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Chris Walker thought he had failed.
One of the first major fundraising projects for his supporters group, Black Diamonds, was falling well short of its goal. So he did what any good SG founder would do, he got creative and turned to the wider American supporter landscape for help. Thanks to a groundswell of support from across the country, Walker and Black Diamonds not only met, but exceeded their goal.
“It’s been highly emotional,” Walker said.
Walker is the co-founder Black Diamonds, a New Mexico United supporters group launched earlier this year, dedicated to promoting Black culture and diversifying NMU’s stands.
As one of the group’s first major activations, they came up with a ‘90s NBA caricature-style shirt, designed by Albuquerque-based artist Warren Pemberton, honoring all of the Black players and coaches who have represented New Mexico United in its three seasons.
“We felt like, ‘Hey, this is the third year, let’s do this project where we can essentially honor all of the contributions of the Black players and coaches that were on the team,” Walker said.
Once the club and the players being portrayed signed off on the idea, Walker got to work bringing it to life, and scheming on how to connect it to a larger community endeavor.
“We don’t have everything figured out or mapped out the way a lot of these groups now have it,” Walker said. “I was like, ‘Well we don’t have any budget for any merch, or to do anything charitable.’ It’s all coming out of our pockets. So I was like, ‘Let’s still make this shirt, because it’s still great art, and we don’t want the purpose to be lost.’ Through a lot of side conversations with other Black SGs around the country, especially Footie Mob in Atlanta, I started to realize that we could fund our goals a lot sooner with this project in mind. So we said we’ll take the funds from the shirt to create this free kids soccer program.”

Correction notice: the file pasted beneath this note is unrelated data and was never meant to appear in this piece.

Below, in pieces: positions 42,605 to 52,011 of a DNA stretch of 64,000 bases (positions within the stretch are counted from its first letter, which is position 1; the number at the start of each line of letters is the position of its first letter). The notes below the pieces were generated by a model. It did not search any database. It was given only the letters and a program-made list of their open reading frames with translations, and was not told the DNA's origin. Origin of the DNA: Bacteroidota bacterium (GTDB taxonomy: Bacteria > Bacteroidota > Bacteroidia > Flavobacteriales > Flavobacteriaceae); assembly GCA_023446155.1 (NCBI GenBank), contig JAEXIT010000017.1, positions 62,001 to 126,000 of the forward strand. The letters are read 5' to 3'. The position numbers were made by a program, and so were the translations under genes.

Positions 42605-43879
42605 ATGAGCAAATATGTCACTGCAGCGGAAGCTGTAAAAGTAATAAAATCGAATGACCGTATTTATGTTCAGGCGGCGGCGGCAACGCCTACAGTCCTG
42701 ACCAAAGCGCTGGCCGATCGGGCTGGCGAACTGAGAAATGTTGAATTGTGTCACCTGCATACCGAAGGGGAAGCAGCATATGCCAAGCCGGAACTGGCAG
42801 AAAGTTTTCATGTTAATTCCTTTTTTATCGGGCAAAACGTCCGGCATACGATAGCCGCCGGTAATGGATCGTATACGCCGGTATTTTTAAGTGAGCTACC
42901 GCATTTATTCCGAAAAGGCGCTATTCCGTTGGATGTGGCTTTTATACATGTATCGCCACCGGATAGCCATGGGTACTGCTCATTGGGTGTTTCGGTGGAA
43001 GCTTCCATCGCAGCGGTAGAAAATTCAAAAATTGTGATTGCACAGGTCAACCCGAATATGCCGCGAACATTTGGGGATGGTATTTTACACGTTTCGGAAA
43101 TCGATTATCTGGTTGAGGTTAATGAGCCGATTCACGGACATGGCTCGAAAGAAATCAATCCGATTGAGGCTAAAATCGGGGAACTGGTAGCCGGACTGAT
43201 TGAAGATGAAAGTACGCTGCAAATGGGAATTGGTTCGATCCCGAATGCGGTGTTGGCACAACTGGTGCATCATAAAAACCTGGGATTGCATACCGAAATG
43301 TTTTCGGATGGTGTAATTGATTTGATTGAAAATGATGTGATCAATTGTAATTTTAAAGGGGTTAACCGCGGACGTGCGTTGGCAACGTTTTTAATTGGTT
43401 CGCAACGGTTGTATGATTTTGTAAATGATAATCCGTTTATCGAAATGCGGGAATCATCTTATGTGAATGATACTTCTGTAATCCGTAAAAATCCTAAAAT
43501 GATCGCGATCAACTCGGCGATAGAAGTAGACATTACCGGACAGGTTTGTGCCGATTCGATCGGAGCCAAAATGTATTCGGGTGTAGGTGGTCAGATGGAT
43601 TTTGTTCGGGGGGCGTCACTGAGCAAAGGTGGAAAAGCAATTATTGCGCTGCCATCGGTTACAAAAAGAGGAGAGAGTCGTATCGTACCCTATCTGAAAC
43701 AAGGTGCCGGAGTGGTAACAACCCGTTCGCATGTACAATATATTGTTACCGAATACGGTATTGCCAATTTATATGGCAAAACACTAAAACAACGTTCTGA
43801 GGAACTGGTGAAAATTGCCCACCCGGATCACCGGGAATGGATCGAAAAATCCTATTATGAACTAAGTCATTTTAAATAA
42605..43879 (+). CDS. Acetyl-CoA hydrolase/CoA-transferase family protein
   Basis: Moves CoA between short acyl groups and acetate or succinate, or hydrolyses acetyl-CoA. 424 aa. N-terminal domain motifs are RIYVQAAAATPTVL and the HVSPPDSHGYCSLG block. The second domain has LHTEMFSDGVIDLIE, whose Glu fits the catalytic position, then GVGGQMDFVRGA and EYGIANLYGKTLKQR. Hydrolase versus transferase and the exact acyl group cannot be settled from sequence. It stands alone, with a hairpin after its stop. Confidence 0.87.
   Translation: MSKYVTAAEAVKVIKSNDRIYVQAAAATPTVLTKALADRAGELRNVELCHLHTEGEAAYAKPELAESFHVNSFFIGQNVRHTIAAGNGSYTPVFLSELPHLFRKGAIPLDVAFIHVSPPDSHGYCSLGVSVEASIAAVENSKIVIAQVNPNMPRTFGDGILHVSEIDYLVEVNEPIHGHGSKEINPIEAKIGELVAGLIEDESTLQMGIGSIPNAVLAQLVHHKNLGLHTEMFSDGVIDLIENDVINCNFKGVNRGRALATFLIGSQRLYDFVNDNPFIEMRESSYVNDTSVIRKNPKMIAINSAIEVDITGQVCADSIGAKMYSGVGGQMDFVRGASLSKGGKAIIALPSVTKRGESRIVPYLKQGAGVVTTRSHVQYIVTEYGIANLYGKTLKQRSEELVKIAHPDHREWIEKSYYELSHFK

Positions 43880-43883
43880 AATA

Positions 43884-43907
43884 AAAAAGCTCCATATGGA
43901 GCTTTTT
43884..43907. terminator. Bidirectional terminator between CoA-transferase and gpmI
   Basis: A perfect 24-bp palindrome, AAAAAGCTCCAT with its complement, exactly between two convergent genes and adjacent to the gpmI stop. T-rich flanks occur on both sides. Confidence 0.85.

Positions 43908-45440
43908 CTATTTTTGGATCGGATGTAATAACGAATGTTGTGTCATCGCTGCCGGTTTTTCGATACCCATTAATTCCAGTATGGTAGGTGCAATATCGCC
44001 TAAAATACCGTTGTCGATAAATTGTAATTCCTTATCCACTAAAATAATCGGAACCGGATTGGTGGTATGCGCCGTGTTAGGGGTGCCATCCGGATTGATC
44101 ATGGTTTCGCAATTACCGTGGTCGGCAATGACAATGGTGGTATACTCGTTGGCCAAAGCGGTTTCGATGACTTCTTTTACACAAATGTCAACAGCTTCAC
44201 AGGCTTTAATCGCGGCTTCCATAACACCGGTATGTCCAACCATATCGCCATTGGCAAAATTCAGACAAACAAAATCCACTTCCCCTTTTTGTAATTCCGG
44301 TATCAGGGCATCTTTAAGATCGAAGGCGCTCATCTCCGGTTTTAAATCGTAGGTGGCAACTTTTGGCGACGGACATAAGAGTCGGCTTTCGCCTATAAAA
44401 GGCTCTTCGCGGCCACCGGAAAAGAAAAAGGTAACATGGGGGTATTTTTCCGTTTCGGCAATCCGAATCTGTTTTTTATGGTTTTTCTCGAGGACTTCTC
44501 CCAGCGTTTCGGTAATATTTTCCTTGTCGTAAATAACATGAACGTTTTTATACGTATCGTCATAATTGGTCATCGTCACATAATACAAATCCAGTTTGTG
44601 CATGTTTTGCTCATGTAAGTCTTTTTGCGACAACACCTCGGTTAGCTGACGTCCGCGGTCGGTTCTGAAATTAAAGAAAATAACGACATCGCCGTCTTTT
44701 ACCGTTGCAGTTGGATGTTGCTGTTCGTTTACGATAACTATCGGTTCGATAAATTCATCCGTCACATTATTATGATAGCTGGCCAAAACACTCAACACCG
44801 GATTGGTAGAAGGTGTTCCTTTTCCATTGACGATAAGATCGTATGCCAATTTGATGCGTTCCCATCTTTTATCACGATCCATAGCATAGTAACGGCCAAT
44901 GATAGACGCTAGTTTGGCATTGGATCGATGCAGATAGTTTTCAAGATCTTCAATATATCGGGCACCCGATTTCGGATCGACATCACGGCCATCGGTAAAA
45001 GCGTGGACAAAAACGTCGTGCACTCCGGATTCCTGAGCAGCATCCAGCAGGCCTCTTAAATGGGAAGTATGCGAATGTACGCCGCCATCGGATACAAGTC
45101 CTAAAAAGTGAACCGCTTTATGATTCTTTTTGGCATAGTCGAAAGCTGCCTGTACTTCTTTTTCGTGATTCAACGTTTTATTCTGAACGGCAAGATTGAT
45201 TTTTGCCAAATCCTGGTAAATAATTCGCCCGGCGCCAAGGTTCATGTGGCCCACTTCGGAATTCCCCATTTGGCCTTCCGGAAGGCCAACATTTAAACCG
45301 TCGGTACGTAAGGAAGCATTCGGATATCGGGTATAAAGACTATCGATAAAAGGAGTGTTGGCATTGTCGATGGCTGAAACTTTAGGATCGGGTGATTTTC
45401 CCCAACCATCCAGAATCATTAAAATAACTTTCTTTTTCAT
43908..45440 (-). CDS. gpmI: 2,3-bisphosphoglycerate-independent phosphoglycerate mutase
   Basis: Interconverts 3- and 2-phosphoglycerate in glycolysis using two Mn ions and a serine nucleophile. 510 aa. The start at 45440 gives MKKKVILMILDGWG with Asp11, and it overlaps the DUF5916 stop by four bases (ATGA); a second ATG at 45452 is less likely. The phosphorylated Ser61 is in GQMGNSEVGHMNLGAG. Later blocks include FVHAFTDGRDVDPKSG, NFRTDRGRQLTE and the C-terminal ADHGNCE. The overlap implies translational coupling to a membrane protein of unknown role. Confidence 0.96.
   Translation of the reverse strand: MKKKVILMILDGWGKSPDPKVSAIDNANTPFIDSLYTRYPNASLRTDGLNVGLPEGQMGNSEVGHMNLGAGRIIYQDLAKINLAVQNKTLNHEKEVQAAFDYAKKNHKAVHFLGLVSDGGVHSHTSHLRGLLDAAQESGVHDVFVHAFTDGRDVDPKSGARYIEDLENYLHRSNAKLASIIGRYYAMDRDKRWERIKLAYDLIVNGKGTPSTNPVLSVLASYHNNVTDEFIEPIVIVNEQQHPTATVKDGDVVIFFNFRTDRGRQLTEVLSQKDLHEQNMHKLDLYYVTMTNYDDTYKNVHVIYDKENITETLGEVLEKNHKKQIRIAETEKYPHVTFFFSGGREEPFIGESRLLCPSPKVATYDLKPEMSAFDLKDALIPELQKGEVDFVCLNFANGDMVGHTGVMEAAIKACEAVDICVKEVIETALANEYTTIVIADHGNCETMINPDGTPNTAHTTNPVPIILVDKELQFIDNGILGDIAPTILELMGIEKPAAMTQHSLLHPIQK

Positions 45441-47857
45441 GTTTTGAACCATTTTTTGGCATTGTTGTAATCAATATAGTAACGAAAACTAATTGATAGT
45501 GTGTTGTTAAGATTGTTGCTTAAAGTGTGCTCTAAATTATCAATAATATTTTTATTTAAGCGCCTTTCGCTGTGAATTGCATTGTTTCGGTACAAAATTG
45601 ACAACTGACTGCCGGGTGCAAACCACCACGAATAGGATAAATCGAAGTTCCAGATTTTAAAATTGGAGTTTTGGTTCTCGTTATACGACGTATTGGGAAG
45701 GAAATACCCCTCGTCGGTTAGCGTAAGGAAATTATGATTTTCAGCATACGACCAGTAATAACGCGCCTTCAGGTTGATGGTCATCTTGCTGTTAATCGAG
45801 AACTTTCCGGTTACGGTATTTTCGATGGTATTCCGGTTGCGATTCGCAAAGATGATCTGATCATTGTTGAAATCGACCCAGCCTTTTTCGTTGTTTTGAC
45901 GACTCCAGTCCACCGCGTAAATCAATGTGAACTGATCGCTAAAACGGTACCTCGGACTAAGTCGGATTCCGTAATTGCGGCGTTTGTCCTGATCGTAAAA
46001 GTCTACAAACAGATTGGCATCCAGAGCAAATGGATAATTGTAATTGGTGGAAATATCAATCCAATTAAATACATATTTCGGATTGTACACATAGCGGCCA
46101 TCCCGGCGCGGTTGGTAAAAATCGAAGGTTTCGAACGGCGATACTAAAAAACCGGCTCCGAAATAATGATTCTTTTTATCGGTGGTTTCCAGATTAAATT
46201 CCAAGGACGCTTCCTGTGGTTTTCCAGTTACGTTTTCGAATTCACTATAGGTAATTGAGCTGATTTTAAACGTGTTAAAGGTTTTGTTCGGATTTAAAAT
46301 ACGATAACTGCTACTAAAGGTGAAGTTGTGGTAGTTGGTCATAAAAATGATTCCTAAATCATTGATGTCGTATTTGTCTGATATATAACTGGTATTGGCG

“The purpose of the shirt is to honor our players, but it’s also to create local heroes for these youths that we’re trying to reach,” he said. “They can actually see that, not only do we want to expose you to this game, but there are actually guys that are in your backyard, local pros, that are playing this sport. So it became an ‘If you can see it, you can be it’ kind of message with the shirt. We were able to tie it all together.”
Walker set a goal of 150 shirt pre-orders, which would be enough to fund the entire soccer program, and was confident the local community would be up for the challenge. However, after a few weeks, whether it was due to burnout from several other fundraisers in the community or constant financial strain from the current economy, local orders fell well short of the goal.
The lack of turnout hit Walker hard.
“I definitely do remember a couple really heavy cries about this,” he said. “I knew it was an important cause, but we just weren’t seeing the support, it just wasn’t turning into anyone pre-ordering. I was just like, ‘Man, this project is going to fail. It’s just going to fail.’ I was trying everything I could creatively.”
But rather than sulk, Walker pivoted. Instead of going local, he went national.
“I was like, ‘I need to call an audible here. I need to reach out to all supporters groups, because there has to be people across the nation that want to support it,’” he said.